Her tour took approximately 90 minutes; and included stops in front of the Judge's Bench, Wine Bin, B&O Railroad Museum, and the Cacao Lane restaurant.

Trembeth started the tour by noting Ellicott City is considered a particularly haunted town. "What exactly is causing the dead to show so many signs of life here?" she asked. She offered several theories, including one that the antique stores in town carry items that may attract the spirits of previous owners.

Her stories offered a rich tour of Ellicott City history, including the Civil War, the deadly flood of 1868 and the Great Depression.

Standing outside the Judge's Bench, she said the bar was once home to Berger's Grocery. The Berger family lived upstairs and had a daughter named Mary, who fell in love with a local boy. When her parents refused to let her date him, she hung herself. "It was 1962, and she was 19," said Trembeth.

Her ghost has been seen ever since, said Trembeth, adding that any patron of the Judge's Bench who attempts to get to know her better "doesn't stand a ghost of a chance."


Tales of the weird

Near the B&O Railroad Museum, Trembeth told of a group of modern Civil War enactors. One man dressed as a Union soldier went outside and struck up a conversation with another man in Union uniform. The second man then walked into the mist, and though he was never seen again, nobody was missing from the enactment group.

In another story, a woman who worked in Ellicott City was puzzled by the strange behavior of her car. The headlights flashed on and off when the car was not running, and every time she locked the doors, they automatically unlocked, Trembeth said.

The woman decided she had accidentally taken home some ghosts from Ellicott City, probably children. She drove back, opened the door and told the ghosts they could leave. Her car problems stopped.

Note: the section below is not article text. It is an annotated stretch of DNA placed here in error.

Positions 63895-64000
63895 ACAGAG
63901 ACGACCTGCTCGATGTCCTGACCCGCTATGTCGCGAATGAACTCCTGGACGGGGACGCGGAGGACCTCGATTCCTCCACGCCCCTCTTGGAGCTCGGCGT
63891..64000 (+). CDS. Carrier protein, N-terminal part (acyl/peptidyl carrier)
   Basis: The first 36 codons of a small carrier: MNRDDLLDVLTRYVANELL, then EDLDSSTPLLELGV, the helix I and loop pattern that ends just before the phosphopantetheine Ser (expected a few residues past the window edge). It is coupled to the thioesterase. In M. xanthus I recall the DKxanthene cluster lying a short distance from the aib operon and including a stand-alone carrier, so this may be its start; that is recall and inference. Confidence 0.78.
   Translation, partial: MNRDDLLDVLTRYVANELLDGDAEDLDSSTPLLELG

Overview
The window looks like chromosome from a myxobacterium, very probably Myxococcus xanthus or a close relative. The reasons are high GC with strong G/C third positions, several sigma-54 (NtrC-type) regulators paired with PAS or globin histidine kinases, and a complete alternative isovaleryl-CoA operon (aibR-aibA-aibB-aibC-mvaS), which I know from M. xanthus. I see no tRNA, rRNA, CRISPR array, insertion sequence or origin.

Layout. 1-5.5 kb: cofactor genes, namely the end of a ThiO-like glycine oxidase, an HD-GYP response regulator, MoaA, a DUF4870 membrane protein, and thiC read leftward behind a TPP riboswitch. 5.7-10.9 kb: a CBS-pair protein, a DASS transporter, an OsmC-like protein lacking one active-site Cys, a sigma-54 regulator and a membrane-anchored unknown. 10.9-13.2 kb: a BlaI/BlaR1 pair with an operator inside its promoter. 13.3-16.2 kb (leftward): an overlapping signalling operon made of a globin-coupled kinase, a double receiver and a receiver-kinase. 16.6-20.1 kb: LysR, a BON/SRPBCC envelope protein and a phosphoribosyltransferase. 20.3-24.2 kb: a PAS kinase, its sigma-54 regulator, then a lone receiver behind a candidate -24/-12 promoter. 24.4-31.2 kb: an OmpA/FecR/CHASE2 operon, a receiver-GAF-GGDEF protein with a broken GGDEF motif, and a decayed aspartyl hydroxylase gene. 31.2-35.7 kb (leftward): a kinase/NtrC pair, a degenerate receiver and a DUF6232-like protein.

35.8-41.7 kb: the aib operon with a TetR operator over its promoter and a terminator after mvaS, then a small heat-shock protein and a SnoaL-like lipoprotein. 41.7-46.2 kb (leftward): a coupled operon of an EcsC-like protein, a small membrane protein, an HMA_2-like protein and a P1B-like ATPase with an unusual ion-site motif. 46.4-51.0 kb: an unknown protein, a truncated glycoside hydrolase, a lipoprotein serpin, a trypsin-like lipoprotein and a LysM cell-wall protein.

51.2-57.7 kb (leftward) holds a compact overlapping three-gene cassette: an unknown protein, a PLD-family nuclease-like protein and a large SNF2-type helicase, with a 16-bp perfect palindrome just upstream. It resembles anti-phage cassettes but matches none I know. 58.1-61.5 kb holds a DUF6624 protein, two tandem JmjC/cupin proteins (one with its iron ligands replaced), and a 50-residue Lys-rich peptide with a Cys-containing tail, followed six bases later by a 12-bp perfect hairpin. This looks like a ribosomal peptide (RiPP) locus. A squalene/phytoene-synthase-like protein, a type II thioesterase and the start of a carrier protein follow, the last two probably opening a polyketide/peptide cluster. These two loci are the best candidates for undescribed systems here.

Another story featured a strange man who haunts the Antique Depot, dressed like the character on Quaker Oats containers, she said, and often pushing a wheelbarrow or looking tired. "If you ever see this man, never ever look into his eyes," said Trembeth. One man who did so "fell into the worst depression of his life," she said.

Lane wasn't the only participant with a ghost story of her own.

Lisa Sweeney said she was standing in her kitchen on Old Frederick Road one evening when she heard a woman's voice say her name. Nobody was there. That experience inspired her to go on the ghost tour.

Nancy Giannopoulos, who lives in Ellicott City, was taking the tour with her mother, Georgia Quailey; and cousin, Patrick Moore, who were both visiting from Pittsburgh. Quailey said her husband's father had encountered a ghost while visiting his brother, a priest. "He felt a presence," she said.

Giannopoulos said she had taken the same relatives on Part I of the ghost tour during a previous visit, and they liked it so much they came back for Part II. Asked if she thought the evening's stories were true, she said, "I think it's possible."